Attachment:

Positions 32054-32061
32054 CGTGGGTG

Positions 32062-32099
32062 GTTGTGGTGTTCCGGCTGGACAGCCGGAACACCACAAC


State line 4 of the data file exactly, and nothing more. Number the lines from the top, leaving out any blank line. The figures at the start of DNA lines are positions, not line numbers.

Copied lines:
32062 GTTGTGGTGTTCCGGCTGGACAGCCGGAACACCACAAC